Adobe forced to backpedal on terms of image use

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Adobe has released a statement announcing it plans to hold direct communications with customers and release an updated Terms of Use, following uproar at the company's announcement last week it is making changes around how it uses data to train generative AI models.

After a blog post late last week, Adobe has now published another post, this time announcing plans to better communicate the changes.

“We recently rolled out a re-acceptance of our Terms of Use which has led to concerns about what these terms are and what they mean to our customers. This has caused us to reflect on the language we use in our Terms, and the opportunity we have to be clearer and address the concerns raised by the community,” Adobe says in a new blog post written by Scott Belsky and Dana Rao. Belsky is Adobe’s Chief Strategy Officer, and Rao is Executive Vice President, General Counsel, and Chief Trust Officer.

Much of the concern was around the suggestion that Adobe planned to use user data to train AI datasets. However Belsky and Rao are unequivocal that user data will never be used to train any generative AI tool.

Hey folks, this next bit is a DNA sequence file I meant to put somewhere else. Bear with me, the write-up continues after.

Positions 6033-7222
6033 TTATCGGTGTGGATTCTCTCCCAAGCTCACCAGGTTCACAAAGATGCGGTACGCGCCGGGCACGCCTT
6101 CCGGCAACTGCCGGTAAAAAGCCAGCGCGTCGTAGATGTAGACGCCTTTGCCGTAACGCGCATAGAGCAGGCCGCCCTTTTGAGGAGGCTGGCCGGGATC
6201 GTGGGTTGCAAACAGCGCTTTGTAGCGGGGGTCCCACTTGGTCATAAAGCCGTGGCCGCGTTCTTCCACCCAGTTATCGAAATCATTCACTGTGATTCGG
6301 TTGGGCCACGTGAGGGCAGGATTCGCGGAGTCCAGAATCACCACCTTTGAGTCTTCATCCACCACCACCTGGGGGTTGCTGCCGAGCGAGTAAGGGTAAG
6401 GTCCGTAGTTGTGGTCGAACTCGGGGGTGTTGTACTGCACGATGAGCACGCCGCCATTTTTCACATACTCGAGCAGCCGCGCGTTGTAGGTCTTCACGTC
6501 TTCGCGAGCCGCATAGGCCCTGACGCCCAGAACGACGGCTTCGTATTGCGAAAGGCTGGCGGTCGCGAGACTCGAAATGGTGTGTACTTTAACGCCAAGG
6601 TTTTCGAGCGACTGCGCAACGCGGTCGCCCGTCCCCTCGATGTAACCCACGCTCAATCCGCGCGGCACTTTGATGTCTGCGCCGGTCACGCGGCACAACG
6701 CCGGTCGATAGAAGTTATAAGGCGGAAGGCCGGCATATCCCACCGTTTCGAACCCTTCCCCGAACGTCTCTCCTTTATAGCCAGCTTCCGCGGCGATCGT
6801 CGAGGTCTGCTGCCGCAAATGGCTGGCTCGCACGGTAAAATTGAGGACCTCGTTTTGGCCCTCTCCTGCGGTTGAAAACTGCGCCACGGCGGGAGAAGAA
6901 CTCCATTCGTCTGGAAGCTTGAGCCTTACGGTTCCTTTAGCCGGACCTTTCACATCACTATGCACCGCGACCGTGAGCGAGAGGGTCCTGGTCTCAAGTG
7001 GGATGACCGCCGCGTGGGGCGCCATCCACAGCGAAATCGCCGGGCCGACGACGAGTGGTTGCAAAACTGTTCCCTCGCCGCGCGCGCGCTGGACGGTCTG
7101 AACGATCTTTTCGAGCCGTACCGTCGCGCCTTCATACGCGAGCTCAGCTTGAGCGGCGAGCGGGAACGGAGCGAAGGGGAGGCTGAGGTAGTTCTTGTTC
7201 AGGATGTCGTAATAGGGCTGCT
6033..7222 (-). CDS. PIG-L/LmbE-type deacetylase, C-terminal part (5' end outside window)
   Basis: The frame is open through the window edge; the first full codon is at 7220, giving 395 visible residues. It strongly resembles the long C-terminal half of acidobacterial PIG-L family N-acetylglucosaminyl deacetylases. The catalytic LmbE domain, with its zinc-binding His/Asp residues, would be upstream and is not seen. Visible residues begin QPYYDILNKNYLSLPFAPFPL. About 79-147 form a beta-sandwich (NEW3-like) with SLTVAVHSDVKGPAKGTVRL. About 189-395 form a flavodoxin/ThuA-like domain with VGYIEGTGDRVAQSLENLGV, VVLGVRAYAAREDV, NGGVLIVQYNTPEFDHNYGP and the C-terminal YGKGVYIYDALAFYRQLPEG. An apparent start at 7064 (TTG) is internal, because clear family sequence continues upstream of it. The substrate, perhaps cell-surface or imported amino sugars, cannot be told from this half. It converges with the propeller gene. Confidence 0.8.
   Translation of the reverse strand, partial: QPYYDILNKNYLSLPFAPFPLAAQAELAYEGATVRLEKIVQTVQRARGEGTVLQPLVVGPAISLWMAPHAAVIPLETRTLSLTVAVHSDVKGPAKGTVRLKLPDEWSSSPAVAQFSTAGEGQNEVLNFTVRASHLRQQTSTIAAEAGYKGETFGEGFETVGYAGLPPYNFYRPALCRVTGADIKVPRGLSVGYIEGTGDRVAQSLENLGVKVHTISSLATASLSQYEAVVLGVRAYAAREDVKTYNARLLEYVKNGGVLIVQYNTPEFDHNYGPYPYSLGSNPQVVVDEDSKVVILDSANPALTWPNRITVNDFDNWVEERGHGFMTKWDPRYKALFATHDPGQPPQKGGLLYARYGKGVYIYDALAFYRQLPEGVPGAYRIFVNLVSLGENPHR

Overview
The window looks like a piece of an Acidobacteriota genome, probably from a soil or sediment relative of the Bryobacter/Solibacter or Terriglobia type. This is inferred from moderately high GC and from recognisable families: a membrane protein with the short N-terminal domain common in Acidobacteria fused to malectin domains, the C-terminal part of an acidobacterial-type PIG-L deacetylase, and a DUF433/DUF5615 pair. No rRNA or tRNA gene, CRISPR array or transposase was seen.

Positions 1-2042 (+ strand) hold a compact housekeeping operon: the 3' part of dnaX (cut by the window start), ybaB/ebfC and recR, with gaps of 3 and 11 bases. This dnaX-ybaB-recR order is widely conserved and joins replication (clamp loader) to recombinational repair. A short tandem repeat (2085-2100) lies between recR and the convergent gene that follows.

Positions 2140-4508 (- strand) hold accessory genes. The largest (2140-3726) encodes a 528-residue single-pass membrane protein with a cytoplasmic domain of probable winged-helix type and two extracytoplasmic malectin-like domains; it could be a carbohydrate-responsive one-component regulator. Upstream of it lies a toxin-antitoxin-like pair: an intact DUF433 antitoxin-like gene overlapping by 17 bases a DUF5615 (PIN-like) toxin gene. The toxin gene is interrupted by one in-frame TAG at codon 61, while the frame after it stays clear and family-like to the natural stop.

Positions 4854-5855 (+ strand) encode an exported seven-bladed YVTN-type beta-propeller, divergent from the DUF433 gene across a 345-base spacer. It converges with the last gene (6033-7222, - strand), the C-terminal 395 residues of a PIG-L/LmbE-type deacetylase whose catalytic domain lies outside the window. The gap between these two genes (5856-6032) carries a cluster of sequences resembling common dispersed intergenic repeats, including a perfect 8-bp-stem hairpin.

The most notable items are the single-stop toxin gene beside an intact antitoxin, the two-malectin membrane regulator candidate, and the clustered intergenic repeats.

“We’ve never trained generative AI on customer content, taken ownership of a customer’s work, or allowed access to customer content beyond legal requirements,” say Belsky and Rao.

"We will make it clear in the license grant section that any license granted to Adobe to operate its services will not supersede your ownership rights."

Adobe's Firefly AI tool is, according to the company, only trained on a dataset of licensed content with permission, such as Adobe Stock, and public domain content where copyright has expired.

“At Adobe, there is no ambiguity in our stance, our commitment to our customers, and innovating responsibly in this space,” write Belsky and Rao.

However, according to Adobe, customers should expect 'significant clarification' regarding content ownership, training generative AI models, usage licenses, and content moderation in the upcoming update in an update to its Terms of Use it describes as “the right thing to do.”

Revisions to the Terms of Use will focus on numerous areas, including how Adobe trains generative AI models, treats user content, and moderates content.

Adobe says that while user data is used to help improve some machine learning features, users can always opt-out.

"In a world where customers are anxious about how their data is used, and how generative AI models are trained, it is the responsibility of companies that host customer data and content to declare their policies not just publicly, but in their legally binding Terms of Use," write Belsky and Rao.

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